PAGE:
‘Captain Marvel’ does the Cinematic Universe proud
It’s possible that the phrase “female empowerment” never has been more literal than in the case of “Captain Marvel.”
Because it’s the first female-centric Marvel superhero movie, a lot of expectations are attached to the film – which can get in the way of simply enjoying it for what it is. And there is much to enjoy, including its time-period throwback to the mid-1990s and Brie Larson’s work in the title role whose alias is Carol Danvers, a military pilot destined for even greater things.
Her background makes her much more than the average U.S. Air Force candidate, giving her superpowers to go along with her courage and determination. It also involves an alien species known as the Skrull, and you just know from that name that they won’t mean anything good, for our heroine nor for the world at large if she doesn’t triumph.
While the movie is called “Captain Marvel,” it also gives sizable attention to Samuel L. Jackson as a younger version of his Marvel-series staple Nick Fury. For whatever else the specialeffects masters achieve here, it is no small feat to shave nearly 25 years off that actor and character and have the result be completely believable.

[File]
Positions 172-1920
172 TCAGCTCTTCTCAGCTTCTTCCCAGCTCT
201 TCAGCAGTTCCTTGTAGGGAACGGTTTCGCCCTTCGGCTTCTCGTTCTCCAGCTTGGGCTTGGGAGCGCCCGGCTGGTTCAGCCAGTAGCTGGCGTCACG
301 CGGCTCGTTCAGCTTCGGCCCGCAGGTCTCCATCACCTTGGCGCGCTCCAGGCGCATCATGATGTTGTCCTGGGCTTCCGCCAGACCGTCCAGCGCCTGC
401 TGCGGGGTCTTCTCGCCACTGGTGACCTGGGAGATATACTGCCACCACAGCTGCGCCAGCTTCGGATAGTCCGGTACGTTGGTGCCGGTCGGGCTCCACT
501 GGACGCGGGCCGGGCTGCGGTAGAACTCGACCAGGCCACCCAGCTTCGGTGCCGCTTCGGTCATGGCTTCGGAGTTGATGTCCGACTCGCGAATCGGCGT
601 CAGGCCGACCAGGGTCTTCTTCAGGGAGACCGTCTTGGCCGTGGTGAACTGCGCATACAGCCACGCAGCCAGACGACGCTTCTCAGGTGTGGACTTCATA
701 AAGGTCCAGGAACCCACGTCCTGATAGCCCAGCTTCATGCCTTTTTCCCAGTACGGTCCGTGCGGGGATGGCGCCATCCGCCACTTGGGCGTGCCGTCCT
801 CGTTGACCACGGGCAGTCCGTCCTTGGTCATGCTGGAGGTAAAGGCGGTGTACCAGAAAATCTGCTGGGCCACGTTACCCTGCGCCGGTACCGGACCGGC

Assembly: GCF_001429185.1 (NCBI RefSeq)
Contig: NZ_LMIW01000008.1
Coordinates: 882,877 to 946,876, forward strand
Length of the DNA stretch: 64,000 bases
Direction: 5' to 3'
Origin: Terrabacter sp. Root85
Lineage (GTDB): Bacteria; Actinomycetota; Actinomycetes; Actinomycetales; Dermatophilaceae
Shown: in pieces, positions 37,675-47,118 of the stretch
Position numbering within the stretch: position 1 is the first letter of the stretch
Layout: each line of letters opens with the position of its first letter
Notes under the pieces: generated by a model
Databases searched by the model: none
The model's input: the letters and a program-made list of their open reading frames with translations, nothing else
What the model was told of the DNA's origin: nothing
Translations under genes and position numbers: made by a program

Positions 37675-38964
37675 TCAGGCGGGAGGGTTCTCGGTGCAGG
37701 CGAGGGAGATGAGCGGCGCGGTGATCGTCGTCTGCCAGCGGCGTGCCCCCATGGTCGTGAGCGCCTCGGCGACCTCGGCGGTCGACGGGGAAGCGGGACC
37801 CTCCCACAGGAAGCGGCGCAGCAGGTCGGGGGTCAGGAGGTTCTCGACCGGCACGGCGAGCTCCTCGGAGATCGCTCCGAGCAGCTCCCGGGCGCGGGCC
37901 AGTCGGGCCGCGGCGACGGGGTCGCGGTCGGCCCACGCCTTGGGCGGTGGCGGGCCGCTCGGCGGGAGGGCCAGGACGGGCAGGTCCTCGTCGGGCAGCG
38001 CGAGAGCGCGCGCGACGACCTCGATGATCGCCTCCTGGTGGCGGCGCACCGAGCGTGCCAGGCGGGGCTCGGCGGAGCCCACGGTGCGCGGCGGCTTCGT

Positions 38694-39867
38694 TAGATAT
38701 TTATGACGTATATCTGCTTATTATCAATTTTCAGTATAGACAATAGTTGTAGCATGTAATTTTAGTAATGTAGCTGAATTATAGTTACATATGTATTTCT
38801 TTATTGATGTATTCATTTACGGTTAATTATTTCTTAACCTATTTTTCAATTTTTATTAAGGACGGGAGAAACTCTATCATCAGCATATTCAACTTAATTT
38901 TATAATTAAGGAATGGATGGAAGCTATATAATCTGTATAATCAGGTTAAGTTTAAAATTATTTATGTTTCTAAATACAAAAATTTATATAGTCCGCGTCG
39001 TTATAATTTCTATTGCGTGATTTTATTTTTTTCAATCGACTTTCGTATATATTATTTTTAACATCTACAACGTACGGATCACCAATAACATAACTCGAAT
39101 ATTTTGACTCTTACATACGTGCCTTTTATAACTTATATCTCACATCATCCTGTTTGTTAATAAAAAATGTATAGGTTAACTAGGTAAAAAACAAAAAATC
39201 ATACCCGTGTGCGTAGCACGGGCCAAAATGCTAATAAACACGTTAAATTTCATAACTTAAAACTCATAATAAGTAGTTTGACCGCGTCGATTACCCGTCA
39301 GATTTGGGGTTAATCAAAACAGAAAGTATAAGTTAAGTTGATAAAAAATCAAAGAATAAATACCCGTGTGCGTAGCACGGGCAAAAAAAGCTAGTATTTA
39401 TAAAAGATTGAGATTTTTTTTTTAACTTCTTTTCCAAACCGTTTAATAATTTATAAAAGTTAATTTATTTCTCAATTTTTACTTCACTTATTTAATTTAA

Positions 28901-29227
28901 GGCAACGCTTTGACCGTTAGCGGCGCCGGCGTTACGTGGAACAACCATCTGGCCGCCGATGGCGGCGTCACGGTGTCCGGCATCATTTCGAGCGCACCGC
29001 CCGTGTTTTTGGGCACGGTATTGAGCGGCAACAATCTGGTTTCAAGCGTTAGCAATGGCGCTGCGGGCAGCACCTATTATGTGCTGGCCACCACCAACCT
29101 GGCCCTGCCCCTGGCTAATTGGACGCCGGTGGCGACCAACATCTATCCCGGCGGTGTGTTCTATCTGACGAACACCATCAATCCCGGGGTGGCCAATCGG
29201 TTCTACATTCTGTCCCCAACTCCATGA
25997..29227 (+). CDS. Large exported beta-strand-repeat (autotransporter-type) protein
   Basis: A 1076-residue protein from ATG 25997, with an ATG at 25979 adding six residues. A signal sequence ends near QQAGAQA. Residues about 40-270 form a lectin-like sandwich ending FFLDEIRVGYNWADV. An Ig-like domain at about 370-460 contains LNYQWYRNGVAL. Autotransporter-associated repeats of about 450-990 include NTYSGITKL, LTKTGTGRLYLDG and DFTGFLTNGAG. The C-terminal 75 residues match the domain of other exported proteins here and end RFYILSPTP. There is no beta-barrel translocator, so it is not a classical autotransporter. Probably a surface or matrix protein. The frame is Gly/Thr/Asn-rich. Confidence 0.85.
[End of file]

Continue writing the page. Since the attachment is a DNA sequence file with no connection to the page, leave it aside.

That’s just one of the achievements of the “Captain Marvel” directing team of Anna Boden and Ryan Fleck, who get the license to do things not seen in the Marvel Cinematic Universe before. As the overall brand has made clear, with great power comes great responsibility, and they use theirs well.
The presence of Jude Law (as a mentor of the title heroine) and Annette Bening (as someone whose true nature is best left as much of a surprise as possible) also lends cred to the movie. Enlisting them is as key as the involvement of such major stars as Michael Douglas and Jeff Bridges was in earlier Marvel ventures ... but in the end, this picture most needs a credible Captain Marvel.
As it turns out, “Room” Oscar winner Larson fills that bill neatly. Her natural relatability goes a very long way, particularly in the portions of the story that aren’t earthbound. She keeps things grounded, and on that count alone, she earns her paycheck.
The overall result is an entertaining Marvel package that sets new boundaries while still delivering familiar-feeling fun – and that may be the most marvelous thing about “Captain Marvel.” BY JAY BOBBIN